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Visiting Fairbanks, Alaska is like fishing for crabs. Visitors move from one experience to the next, daring themselves to drop anchor, but eager to skim across the surface to the next hotspot. Alaska is a state with no shortage of things to do. and Fairbanks, located three hours from Seattle, is one of the area’s most activity-rich cities.
In Fairbanks, each season caters to a different class and style of person. There are outdoor activities for those looking for a challenge, cultural and historical spots for the socially adept, and hands-on experiences for those who have to live life to the fullest. Visiting Fairbanks might even involve a trip to one of the local institutions of higher learning, the University of Alaska or the University of Fairbanks.
Visitors of this area of the state usually find that their days are almost always busy, especially in the summer when the "day" can last as long as twenty hours. Yes, Fairbanks is close enough to the Arctic Circle to experience the midnight sun. Area residents will surely pass along some strategies for avoiding the perpetual jet lag that comes with such a drastic time change. They might also be able to point visitors to good food and great fun, so taking time to chat would be well worth the effort.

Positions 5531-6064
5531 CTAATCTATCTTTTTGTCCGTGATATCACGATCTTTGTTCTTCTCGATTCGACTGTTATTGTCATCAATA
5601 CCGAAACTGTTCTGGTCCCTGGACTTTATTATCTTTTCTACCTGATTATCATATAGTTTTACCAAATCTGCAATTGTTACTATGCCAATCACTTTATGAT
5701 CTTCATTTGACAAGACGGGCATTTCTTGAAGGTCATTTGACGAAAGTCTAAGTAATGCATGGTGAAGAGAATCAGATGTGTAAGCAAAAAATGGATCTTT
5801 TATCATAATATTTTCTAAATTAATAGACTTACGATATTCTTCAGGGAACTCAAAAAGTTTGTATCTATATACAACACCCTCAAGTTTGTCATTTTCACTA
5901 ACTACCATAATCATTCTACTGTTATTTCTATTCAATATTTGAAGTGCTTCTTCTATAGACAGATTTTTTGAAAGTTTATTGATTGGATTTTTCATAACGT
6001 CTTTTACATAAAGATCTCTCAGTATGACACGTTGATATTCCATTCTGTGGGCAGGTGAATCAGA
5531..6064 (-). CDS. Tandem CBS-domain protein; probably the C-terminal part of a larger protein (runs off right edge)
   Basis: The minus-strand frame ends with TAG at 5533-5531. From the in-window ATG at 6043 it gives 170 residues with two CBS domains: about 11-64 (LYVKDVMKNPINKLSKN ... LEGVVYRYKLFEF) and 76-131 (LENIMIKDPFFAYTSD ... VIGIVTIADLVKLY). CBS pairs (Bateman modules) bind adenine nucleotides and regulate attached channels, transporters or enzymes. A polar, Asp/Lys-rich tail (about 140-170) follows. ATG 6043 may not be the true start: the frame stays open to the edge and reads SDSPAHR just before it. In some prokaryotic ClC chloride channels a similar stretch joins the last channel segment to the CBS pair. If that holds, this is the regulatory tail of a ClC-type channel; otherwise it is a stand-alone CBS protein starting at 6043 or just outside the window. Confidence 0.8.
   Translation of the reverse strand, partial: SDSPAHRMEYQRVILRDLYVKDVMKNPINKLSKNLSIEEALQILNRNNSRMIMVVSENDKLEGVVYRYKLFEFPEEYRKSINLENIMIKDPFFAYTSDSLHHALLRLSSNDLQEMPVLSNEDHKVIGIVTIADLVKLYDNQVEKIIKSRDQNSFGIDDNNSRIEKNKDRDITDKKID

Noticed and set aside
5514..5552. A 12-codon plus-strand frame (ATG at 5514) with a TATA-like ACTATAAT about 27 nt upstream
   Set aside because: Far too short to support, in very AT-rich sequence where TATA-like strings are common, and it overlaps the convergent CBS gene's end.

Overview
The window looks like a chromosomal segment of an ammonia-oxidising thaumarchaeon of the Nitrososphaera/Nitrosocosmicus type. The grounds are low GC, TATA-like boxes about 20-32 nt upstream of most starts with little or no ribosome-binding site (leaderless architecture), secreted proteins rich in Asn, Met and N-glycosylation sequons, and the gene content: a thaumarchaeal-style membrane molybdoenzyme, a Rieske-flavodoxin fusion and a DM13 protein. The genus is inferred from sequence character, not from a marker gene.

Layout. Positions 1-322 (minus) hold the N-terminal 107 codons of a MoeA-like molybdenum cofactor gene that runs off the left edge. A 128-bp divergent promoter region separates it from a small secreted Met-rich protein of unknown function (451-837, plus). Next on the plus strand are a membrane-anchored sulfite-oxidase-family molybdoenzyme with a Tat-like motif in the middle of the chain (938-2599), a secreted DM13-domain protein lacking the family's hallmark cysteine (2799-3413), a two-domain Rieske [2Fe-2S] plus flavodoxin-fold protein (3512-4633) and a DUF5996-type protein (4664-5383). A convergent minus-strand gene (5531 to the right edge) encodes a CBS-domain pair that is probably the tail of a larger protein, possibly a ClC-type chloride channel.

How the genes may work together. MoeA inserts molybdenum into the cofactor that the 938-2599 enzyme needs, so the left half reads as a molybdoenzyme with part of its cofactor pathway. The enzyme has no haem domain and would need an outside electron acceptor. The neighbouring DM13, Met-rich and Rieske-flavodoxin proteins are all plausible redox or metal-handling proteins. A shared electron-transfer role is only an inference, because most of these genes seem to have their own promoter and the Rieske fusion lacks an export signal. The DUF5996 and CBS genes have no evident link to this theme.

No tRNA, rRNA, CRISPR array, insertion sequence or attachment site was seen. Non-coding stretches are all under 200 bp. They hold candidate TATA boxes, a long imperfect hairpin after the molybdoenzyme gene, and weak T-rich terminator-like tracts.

There is an endless variety of activities for people visiting Fairbanks, but each can usually be divided into one of three categories: cultural, natural, and unique.
Cultural: The center of town offers visitors a chance to explore the history of Fairbanks. So do the downtown museums. But for those who want the total cultural experience all in one place, Pioneer Park is the place to be. Visitors can experience the rush of gold mining, an authentic Eskimo village, and a pioneer village filled with historical artifacts and voices of the past. Best of all, Pioneer village is free and open year-round.
Natural: Here is where people visiting Fairbanks find the beauty of the natural world in full panoramic vision. Some visitors choose the simple path — hiking a trail at Creamer's Field, canoeing or fishing the Chena river, or picking berries. Others go for a more dramatic approach to the Alaskan experience with a visit to a hot spring resort, or through a day trip to the Denali National Park to see the tallest mountain in the country in person. For those visiting in the spring or fall, even Mt. McKinley can't match the beauty of the Aurora Borealis, also known as the Northern Lights.
Unique: Fairbanks has plenty of unique experiences. Just ask anyone who has lived there long enough. In March, tourists may get lucky enough to watch an ice sculpture contest first hand. Other times of the year they can still see the ice sculptures at the Ice Museum. How about mushing? Practically a state sport here, visitors are welcome to visit a dog lot in winter or summer, and even ride in a real dog sled. Finally, families visiting Fairbanks in winter might want to stop by the North Pole and visit Santa. And while this North Pole is an Alaskan city rather than the real deal, the kids won't usually care.
Visiting Fairbanks combines a history lesson and a nature-appreciation camp, with a little bit of the surreal thrown in for good measure. One thing that a Fairbanks vacation isn't is the same boring hotel and fast-food experience.
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